NAM: Monday Economic Report
Manufacturing continued to expand in the latest data, even while signs of slowing persist in many markets and with activity remaining below pre-pandemic levels.
The Institute for Supply Management® said that manufacturing activity in November pulled back from October, which had recorded the fastest pace since September 2018. The index noted decelerating—but still solid—expansions for new orders and production.
Demand and output in the sector expanded for the sixth straight month, bouncing back from steep declines from COVID-19 in the spring. Yet, supply chain disruptions continued to challenge many firms.
After expanding in October at the fastest pace in two years, the Dallas Federal Reserve said that manufacturing grew at a slower rate in November, mirroring other regional surveys. Activity expanded in Texas for the fourth consecutive month, with respondents upbeat in their outlook moving forward.
New orders for manufactured goods rose 1.0% in October, increasing for the sixth straight month. Despite notable gains since the spring, the pace of new orders remains 3.2% below the pre-pandemic pace.
New orders for core capital goods—a proxy for capital spending in the U.S. economy—rose 0.8% to $70.1 billion in October, a new record. Encouragingly, core capital goods orders have risen a very robust 5.9% over the past 12 months.
Manufacturing added 27,000 workers in November, rising for the seventh straight month. Employment in the sector remains well below its pre-COVID-19 pace, down by 599,000 in November relative to the level in February. The current outlook is for 12,250,000 employees in the manufacturing sector at year’s end.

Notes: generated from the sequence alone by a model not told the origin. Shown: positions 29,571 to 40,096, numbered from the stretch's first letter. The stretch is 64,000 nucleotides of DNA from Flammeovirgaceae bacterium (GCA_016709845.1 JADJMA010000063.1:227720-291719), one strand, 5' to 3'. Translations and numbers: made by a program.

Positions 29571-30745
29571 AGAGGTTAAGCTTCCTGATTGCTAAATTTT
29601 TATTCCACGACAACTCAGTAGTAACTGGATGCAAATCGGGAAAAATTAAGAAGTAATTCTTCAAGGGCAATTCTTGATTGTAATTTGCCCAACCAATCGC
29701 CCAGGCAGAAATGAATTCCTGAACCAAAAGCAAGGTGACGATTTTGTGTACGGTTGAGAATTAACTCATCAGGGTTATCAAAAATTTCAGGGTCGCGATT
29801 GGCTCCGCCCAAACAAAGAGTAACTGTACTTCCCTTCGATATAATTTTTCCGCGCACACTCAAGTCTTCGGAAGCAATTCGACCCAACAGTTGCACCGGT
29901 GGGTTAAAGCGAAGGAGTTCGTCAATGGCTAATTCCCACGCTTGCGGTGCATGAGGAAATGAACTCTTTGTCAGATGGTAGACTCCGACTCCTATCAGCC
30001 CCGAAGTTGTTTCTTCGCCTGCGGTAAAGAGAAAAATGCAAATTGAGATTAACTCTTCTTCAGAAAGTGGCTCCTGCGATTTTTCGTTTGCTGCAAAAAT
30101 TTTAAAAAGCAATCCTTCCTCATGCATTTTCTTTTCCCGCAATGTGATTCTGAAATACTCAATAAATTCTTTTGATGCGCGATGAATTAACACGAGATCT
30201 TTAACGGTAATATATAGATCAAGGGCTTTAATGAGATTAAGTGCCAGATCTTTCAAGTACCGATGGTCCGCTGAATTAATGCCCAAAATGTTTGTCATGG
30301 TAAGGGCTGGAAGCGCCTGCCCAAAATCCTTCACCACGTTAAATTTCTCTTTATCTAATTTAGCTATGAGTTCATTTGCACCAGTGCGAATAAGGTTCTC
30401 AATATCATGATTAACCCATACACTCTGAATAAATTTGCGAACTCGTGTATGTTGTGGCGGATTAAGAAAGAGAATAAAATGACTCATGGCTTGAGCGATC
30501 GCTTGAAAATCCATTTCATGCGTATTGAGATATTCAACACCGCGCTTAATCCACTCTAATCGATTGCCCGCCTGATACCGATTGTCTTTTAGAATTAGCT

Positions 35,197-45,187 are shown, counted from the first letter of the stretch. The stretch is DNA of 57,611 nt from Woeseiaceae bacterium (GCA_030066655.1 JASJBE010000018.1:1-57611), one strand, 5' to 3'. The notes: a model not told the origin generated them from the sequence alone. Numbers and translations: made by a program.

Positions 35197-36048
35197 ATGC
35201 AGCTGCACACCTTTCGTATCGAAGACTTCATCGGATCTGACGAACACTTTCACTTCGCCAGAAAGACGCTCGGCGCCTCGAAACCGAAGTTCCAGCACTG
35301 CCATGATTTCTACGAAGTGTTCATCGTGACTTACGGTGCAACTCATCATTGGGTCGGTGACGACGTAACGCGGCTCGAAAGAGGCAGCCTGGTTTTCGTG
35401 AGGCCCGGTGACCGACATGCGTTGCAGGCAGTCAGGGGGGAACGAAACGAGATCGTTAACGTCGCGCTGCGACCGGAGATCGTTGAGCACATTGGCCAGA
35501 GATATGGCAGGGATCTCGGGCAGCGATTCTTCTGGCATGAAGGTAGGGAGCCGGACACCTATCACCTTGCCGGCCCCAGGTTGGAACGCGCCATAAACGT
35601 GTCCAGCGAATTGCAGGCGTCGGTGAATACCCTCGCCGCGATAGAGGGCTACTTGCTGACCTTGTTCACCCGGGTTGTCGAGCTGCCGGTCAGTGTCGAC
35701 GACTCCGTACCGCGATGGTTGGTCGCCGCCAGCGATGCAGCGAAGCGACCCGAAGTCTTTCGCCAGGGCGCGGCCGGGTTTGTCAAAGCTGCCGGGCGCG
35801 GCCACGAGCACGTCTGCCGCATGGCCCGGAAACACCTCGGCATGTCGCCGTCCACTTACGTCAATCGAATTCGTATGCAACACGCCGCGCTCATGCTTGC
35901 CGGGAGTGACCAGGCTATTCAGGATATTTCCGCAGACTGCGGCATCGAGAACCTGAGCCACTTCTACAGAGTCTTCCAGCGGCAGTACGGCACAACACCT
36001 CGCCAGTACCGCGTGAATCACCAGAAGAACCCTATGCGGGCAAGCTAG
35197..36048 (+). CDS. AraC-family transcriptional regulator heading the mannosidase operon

Outside of manufacturing, overall job growth eased in November. However, the unemployment rate dropped to 6.7%, as labor force participation declined once again. Overall, the labor market remains challenged with millions of Americans out of work.
The U.S. economy added 245,000 workers in November, slowing from the gain of 610,000 in October but expanding for the seventh straight month. Among other factors, November recorded fewer government and retail trade workers. There continue to be 9,834,000 fewer nonfarm payrolls today than in February.
The so-called “real unemployment rate”—a term that refers to those marginally attached to the workforce, including discouraged workers and the underemployed—declined from 12.1% to 12.0%.
The percentage of the unemployed suggesting that they lost their job permanently ticked up from 3,684,000 in October to 3,743,000 in November, just shy of September’s pace (3,756,000), which was the highest since May 2013.
While weekly initial unemployment claims were lower for the week ending Nov. 28, the data also confirm that more than 20 million Americans received some form of unemployment insurance for the week ending Nov. 14.
Construction and trade continue to reflect some weaknesses.
Private manufacturing construction spending fell 0.8% from $70.01 billion in September to $69.44 billion in October, falling for the fourth straight month to the slowest pace since November 2017.
The U.S. trade deficit rose from $62.08 billion in September to $63.12 billion in October, with growth in goods imports outpacing gains in goods exports. Volumes for goods exports and service-sector trade have both fallen significantly year to date.
U.S.-manufactured goods exports have fallen roughly 16% year to date in 2020 relative to the same 10-month period in 2019.